February 2020: Is De-Globalisation the new trend – Solution is to Internationalize?

Brexit is a victory for populism over “globalism”, the past decade has been increasingly tough for the global economy – Borders, nationalism, tariffs, and even trade wars are back in trend. The leading economists are more optimistic about the future of economic integration than others, but all agreed that if we see globalization re-emerge, it will not be the same as before.

World trade rose until the time of the financial crisis of 2007. The natural evolution is the desire for new products, financial diversification, foreign travel, and fragmented value chains. If globalization has peaked, this means fewer resources to address inequalities and higher risks. Hence, the problem is not too much globalization but too little. We need both to revive globalization and to deploy domestic policies to promote shared gains and resilience to downside risks.

De-Globalization and the breaking of global economic integration are the dominant themes for certainly this coming year and maybe for years to come. And it can have some pretty far-reaching repercussions, not least around price behaviour because, in a way—if you think about deglobalization—It’s an additional cost. The case for trade liberalization is harder today and the way the economy operates has significantly changed.

A complete collapse of economic globalization seems unlikely; however, we will have to settle for a thinner model of globalization that leaves nations room for rebuilding domestic social contracts.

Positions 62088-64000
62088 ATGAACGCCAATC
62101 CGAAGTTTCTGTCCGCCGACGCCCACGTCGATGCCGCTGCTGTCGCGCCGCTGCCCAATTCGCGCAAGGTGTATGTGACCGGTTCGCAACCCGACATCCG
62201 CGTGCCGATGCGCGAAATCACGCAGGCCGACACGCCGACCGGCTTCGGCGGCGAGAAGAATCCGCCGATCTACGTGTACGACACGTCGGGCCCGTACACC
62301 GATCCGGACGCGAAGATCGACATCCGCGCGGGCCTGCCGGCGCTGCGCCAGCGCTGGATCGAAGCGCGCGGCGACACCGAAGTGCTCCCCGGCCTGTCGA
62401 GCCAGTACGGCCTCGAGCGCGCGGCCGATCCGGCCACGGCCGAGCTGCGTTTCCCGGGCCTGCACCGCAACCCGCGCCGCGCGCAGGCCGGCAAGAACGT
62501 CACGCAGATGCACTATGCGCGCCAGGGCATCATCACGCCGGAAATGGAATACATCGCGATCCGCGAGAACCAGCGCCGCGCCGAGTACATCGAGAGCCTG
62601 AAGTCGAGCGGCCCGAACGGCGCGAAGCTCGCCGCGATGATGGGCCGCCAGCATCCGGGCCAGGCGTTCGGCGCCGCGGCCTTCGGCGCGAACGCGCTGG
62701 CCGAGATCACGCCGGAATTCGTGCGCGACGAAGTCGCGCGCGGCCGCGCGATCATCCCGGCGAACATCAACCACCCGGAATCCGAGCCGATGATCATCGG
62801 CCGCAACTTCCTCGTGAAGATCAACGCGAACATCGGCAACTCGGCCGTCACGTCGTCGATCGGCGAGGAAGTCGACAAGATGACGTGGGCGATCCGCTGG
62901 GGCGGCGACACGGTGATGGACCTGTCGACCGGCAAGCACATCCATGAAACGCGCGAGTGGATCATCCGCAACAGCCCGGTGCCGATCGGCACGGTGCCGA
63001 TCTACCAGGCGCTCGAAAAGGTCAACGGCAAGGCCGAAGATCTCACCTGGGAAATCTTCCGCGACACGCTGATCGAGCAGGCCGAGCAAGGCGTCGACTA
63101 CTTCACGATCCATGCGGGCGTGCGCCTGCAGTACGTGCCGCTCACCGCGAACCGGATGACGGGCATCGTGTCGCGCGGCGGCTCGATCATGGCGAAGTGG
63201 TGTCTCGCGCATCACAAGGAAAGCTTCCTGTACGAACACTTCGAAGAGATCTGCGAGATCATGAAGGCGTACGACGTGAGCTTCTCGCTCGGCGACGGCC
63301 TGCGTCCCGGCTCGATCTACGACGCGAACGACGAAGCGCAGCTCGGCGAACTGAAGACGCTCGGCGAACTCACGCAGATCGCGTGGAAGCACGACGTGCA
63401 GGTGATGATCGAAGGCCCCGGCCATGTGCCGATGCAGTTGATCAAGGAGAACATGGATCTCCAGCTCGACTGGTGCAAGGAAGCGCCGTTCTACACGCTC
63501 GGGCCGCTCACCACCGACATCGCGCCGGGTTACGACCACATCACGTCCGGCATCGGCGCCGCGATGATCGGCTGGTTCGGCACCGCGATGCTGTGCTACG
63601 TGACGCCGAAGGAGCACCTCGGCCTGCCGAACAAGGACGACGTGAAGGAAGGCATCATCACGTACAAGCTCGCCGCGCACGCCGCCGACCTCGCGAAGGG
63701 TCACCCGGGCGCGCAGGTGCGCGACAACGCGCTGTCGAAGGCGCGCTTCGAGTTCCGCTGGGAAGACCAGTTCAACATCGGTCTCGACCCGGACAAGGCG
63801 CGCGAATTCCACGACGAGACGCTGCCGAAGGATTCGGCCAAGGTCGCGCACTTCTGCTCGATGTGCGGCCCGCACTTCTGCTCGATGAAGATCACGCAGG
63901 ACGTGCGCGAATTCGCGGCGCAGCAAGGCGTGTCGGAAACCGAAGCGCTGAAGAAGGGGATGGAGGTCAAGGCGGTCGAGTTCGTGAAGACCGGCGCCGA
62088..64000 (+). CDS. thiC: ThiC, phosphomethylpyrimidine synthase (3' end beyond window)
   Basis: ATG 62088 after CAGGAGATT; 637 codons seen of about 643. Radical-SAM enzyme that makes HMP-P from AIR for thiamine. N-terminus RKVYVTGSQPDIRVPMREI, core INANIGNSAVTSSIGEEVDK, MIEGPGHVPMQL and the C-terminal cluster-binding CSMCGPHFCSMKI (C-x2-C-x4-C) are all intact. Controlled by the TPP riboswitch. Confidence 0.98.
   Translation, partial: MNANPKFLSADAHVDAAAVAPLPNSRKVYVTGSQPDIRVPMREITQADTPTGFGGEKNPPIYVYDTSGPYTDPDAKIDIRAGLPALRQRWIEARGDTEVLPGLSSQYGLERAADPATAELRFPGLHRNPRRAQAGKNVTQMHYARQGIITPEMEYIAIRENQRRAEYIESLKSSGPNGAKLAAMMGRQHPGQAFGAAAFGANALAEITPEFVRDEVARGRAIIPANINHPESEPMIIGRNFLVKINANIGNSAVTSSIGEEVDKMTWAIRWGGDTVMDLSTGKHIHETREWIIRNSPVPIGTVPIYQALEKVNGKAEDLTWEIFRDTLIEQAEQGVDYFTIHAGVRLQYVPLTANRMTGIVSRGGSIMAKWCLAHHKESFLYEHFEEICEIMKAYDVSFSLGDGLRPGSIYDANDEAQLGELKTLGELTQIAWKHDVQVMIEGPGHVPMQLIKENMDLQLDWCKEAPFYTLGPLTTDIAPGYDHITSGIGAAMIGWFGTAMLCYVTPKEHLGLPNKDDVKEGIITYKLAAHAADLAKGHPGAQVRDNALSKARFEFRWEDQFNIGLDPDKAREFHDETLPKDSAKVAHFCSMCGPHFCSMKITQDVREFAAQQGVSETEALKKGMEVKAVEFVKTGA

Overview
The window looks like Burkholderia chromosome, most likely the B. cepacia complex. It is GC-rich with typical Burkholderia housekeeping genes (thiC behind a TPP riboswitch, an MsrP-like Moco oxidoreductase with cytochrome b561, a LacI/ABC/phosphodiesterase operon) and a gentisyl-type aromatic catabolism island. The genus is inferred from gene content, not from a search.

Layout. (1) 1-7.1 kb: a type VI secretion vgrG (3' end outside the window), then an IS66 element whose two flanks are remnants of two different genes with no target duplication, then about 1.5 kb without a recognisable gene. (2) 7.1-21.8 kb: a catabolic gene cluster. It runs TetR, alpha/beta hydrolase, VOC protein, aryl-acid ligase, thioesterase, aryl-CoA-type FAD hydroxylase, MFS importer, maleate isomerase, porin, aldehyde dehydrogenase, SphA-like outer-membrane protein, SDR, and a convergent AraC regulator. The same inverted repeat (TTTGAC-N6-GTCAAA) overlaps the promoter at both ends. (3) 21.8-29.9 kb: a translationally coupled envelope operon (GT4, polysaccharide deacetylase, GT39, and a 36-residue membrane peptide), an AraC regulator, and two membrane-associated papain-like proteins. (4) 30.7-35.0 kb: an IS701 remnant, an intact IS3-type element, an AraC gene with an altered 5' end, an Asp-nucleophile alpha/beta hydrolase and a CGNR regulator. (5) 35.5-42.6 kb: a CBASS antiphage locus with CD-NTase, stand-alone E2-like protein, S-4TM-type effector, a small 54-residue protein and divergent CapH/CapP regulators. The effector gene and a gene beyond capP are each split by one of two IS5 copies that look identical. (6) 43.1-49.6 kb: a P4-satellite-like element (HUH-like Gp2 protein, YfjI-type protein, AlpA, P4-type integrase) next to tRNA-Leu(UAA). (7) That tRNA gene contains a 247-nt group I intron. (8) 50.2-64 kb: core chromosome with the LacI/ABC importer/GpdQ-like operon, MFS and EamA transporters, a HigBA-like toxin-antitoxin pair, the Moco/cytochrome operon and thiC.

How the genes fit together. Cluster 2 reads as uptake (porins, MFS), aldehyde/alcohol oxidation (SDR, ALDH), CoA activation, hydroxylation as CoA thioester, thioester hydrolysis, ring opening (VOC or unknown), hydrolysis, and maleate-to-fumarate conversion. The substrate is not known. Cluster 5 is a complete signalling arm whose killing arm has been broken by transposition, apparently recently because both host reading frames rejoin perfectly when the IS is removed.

It is impossible for a country to be self-sufficient in every product, industry or resource: it will need to join forces and exchange strengths to properly cover its needs. Opening and maintaining strategic alliances will result in the strength and competitiveness necessary should a country wish to be a strong player. While trade tariffs may boost national economies and employment in the short term, the potential long-term effects outweigh these benefits for anyone other than a select few.

Why can Internationalization be the solution?

Tacking Trade Protectionism will not be easy for businesses around the world, however, taking a proactive approach to Internationaliz­ation would make companies more robust and potentially more successful, with a far greater client base and more scope to e­xpand.

While internationali­zation typically denotes big busi­ness carried out on a global scale, even the smallest companies can in­ternationali­ze successfully with limited resources if they play their cards right.

There are proactive reasons for incorporating internationali­zation into the competitive strategy of a business including:

  1. Taking advantage of other markets growth and development
  2. Moving activities in the value chain to more competitive regions – Go Local
  3. Exploiting economies of scale and reach
  4. To gain knowledge about other clients and markets, the capacity of competitors at a global level in a particular industry or sector, and even the cul­tural diversity typical of teams in global companies.

Any business that wants to break into new markets must begin by asking itself what competitive advantage are we trying to gain? It then needs to dedicate time to producing answers to three big questions:

  • What markets to enter?
  • With what strategy?
  • With what type of structure?

Internationalisation processes represent an opportunity for rapid growth of businesses and are a phenomenon which affects big businesses, mid-sized businesses and small businesses alike.

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